Add "Source" property to <Switch />

Hello,

Quite recently I found out that you can hook (bind?) multiple WhileTrue and WhileFalse blocks to a single boolean source element such as a ToggleControl, Switch or WhileTrue/WhileFalse statements by using the Source property, e.g.

<Switch ux:Name="toggleAll" /> <!-- Source -->

<WhileTrue Source="toggleAll"> <!-- Listener -->
    <Change myTitle.Color="#A00" />
</WhileTrue>
<WhileFalse Source="toggleAll"> <!-- Listener -->
    <Change mySubtitle.Color="#00E" />
</WhileFalse>

… but it is not documented! However you cannot do this with Switch, it doesn’t have that Property. If this was added then it would pretty much solve the issues of having to use Javascript to create “Select All” actions and would be easy to make complex forms that have options enabled and disabled depending on what’s been filled or selected. Here’s a theorical example:

<Text>Enable All</Text>
<Switch ux:Name="EnableAllSwitch" /> <!-- Source -->

<Text>Download Images</Text>
<Switch Source="EnableAllSwitch" /> <!-- Listener -->

<Text>Play Notifications</Text>
<Switch Source="EnableAllSwitch" /> <!-- Listener -->

<Text>Download Videos Over 4G Connection</Text>
<Switch Source="EnableAllSwitch" /> <!-- Listener -->

One switch to rule them all :wink:

While a nice idea, I’m not sure this would work quite as you intended. I’d assume that users can nonetheless enabled/disable individual swtiches regardless of the “enable all” switch. Possibly it could be locked, so when “enable all” is on, all the others are on and disabled. There are several UX options here, but I think a Source parameter would simply bind them all to the same value, which isn’t really what we want.

To create a similar behaviour you should probably create a custom dependent switch. For your switch you could add a Source property and then do whatever you’d like based on that status… let me get back with an example.

I was unable to do it without any JS intermediary (there’s a rather tricky missing feature relating to bindings). The JS is just a variable though, no logic. In the code below the master switch enables all children when on, but disables interaction until turned off again.

<App Theme="Basic" ux:Class="MyApp" ClearColor="1,1,1,1">
    <ClientPanel>
        <Switch ux:Class="DependSwitch">
            <bool ux:Property="Master"/>

            <WhileTrue Value="{Property this.Master}">
                <Change Target="this.IsEnabled" Value="false"/>
                <Set Target="this.Value" Value="true"/>
            </WhileTrue>
        </Switch>

        <JavaScript>
            var Observable = require("FuseJS/Observable")
            exports.groupOne = Observable(false)
        </JavaScript>
        <Grid Columns="auto,auto" Alignment="Center" CellSpacing="10">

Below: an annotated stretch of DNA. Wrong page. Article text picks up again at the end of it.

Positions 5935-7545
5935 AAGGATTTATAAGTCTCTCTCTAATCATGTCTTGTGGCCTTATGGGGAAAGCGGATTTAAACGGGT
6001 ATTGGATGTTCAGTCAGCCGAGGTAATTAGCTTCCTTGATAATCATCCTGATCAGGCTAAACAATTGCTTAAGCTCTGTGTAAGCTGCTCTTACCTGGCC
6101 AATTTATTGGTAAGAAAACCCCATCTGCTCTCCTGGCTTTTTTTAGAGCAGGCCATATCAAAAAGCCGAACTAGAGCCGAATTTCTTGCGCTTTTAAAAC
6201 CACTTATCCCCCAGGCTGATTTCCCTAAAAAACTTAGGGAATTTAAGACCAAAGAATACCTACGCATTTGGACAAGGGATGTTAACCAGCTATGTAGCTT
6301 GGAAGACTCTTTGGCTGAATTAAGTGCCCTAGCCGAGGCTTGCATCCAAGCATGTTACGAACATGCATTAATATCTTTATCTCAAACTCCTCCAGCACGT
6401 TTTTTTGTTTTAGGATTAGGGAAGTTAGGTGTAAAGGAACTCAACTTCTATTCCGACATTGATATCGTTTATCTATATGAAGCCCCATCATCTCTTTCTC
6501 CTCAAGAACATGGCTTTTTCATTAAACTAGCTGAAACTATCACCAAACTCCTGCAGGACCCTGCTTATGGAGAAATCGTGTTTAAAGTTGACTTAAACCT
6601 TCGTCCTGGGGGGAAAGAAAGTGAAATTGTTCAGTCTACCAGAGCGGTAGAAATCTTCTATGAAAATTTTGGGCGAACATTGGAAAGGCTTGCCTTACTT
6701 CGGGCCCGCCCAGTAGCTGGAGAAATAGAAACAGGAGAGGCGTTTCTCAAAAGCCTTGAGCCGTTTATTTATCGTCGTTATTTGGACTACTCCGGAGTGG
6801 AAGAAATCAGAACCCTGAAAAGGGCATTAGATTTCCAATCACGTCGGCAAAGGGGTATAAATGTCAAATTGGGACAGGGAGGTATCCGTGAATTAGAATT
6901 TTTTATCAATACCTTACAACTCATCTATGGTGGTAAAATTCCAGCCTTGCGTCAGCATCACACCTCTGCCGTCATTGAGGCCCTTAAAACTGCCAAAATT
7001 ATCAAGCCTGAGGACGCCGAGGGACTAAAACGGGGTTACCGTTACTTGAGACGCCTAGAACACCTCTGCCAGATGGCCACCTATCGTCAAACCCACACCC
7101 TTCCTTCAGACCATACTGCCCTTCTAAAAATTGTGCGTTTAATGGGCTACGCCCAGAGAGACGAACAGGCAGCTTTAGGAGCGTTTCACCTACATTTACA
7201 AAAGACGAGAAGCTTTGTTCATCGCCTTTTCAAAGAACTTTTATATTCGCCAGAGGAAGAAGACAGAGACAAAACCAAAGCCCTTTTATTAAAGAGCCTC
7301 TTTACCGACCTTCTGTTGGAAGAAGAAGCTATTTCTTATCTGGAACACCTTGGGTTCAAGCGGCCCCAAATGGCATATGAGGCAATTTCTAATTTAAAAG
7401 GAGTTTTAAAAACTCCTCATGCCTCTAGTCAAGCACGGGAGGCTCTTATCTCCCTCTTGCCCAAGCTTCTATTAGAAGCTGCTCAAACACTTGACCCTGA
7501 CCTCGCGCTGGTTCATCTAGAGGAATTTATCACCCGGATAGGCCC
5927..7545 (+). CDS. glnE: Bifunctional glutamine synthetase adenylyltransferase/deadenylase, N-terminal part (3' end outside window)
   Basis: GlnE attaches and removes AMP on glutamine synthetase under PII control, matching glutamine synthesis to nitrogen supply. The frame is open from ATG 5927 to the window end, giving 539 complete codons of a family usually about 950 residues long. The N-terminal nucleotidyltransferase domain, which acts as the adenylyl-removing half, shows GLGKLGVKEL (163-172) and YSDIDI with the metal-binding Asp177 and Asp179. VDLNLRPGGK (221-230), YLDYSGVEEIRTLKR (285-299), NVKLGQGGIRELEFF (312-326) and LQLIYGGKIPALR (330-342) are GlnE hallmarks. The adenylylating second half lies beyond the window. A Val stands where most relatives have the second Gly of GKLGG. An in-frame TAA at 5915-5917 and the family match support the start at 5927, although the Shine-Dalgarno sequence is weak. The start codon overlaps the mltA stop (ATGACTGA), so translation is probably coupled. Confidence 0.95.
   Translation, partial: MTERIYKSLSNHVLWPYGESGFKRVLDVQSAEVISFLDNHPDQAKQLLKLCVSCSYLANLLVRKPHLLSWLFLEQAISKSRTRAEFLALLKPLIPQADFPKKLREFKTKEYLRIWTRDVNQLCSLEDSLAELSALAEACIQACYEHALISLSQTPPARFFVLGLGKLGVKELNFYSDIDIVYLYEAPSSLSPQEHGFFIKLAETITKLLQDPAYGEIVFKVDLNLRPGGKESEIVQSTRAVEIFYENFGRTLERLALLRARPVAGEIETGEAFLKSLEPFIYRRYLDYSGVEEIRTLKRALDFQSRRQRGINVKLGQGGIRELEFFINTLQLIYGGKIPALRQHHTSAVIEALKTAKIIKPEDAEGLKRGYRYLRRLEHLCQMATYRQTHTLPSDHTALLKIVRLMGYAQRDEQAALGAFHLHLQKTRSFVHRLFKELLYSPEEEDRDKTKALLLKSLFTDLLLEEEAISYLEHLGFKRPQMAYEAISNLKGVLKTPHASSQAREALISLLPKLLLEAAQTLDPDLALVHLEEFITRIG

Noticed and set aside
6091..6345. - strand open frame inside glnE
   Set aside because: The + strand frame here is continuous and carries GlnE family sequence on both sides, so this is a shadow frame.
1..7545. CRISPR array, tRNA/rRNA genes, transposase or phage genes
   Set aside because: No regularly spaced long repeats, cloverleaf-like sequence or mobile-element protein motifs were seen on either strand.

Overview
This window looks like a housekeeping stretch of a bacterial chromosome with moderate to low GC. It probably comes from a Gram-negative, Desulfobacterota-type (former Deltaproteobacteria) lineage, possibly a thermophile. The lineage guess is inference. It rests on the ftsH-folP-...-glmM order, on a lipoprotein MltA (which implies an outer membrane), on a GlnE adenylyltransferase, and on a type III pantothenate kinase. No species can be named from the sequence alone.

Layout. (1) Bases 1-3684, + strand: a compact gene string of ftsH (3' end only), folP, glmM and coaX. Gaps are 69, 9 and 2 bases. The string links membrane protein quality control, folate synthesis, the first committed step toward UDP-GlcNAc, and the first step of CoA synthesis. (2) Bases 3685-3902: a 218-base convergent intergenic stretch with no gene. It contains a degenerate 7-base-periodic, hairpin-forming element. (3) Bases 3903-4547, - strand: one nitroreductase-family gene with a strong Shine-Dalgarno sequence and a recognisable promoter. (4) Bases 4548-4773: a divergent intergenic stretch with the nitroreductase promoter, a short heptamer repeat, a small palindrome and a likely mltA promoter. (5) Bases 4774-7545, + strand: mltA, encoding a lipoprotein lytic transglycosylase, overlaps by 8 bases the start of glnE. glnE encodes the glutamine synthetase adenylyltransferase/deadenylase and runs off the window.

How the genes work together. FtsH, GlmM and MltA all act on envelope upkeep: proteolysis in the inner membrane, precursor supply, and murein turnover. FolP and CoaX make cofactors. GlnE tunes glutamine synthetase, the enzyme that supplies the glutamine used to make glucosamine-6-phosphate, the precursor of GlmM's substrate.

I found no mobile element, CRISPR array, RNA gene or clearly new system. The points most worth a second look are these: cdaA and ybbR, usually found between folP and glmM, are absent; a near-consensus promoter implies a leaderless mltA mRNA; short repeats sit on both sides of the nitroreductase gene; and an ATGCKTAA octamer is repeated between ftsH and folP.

<Text>All</Text>
            <Switch Value="{groupOne}"/>

            <Text>A</Text>
            <DependSwitch Master="{groupOne}"/>

            <Text>B</Text>
            <DependSwitch Master="{groupOne}"/>

            <Text>C</Text>
            <DependSwitch Master="{groupOne}"/>

            <Text>D</Text>
            <DependSwitch Master="{groupOne}"/>
        </Grid>
    </ClientPanel>
</App>

There’s no way presently either to temporarily turn the dependent switches on while the master is on (so that when you turn it off they revert to their previous state). I tried, but something goes wrong (I’ll be filing a relevant issue for this). If you were to create your own custom display this behaviour could be possible though, since you can trigger the selected display off multiple properties.

This is a custom ToggleControl that implements the visuals of the master being on and local disabled.

        <ToggleControl ux:Class="DependSwitch" Width="50" Height="50" HitTestMode="LocalBounds">
            <bool ux:Property="Master"/>
            <Rectangle CornerRadius="5">
                <Stroke Width="2" Color="0,0,0,1"/>
            </Rectangle>

            <WhileTrue>
                <Rectangle Margin="6" CornerRadius="4" Color="0,0,0,1" ux:Name="LocalOn"/>
            </WhileTrue>
            <WhileTrue Value="{Property this.Master}">
                <Change Target="this.IsEnabled" Value="false"/>
                <Rectangle Margin="6" CornerRadius="4" Color="0.9,0.7,0.8,1"/>
                <Change LocalOn.Visibility="Hidden"/>
            </WhileTrue>
            <Tapped>
                <Toggle Target="this"/>
            </Tapped>
        </ToggleControl>

Hey Mortoray, thanks for these examples; that’s exactly what I meant by binding the values. Each value is independent but one “Source” switch (which you call Master) would override their values just like a “Select All” checkbox would.